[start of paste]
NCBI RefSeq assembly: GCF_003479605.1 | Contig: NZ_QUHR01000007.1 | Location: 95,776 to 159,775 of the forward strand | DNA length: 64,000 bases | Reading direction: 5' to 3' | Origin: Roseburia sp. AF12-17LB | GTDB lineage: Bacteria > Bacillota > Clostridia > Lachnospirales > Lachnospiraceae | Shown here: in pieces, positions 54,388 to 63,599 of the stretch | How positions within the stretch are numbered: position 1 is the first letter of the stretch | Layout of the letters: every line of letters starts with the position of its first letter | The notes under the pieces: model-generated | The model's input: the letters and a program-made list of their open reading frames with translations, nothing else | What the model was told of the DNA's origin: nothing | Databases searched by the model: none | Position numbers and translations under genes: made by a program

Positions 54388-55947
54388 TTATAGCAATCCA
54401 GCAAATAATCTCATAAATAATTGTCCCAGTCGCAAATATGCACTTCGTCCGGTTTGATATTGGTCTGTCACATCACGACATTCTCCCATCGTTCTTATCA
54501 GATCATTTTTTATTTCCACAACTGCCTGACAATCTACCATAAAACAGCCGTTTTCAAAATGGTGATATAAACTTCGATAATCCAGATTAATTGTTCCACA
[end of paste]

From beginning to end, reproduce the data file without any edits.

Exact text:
NCBI RefSeq assembly: GCF_003479605.1 | Contig: NZ_QUHR01000007.1 | Location: 95,776 to 159,775 of the forward strand | DNA length: 64,000 bases | Reading direction: 5' to 3' | Origin: Roseburia sp. AF12-17LB | GTDB lineage: Bacteria > Bacillota > Clostridia > Lachnospirales > Lachnospiraceae | Shown here: in pieces, positions 54,388 to 63,599 of the stretch | How positions within the stretch are numbered: position 1 is the first letter of the stretch | Layout of the letters: every line of letters starts with the position of its first letter | The notes under the pieces: model-generated | The model's input: the letters and a program-made list of their open reading frames with translations, nothing else | What the model was told of the DNA's origin: nothing | Databases searched by the model: none | Position numbers and translations under genes: made by a program

Positions 54388-55947
54388 TTATAGCAATCCA
54401 GCAAATAATCTCATAAATAATTGTCCCAGTCGCAAATATGCACTTCGTCCGGTTTGATATTGGTCTGTCACATCACGACATTCTCCCATCGTTCTTATCA
54501 GATCATTTTTTATTTCCACAACTGCCTGACAATCTACCATAAAACAGCCGTTTTCAAAATGGTGATATAAACTTCGATAATCCAGATTAATTGTTCCACA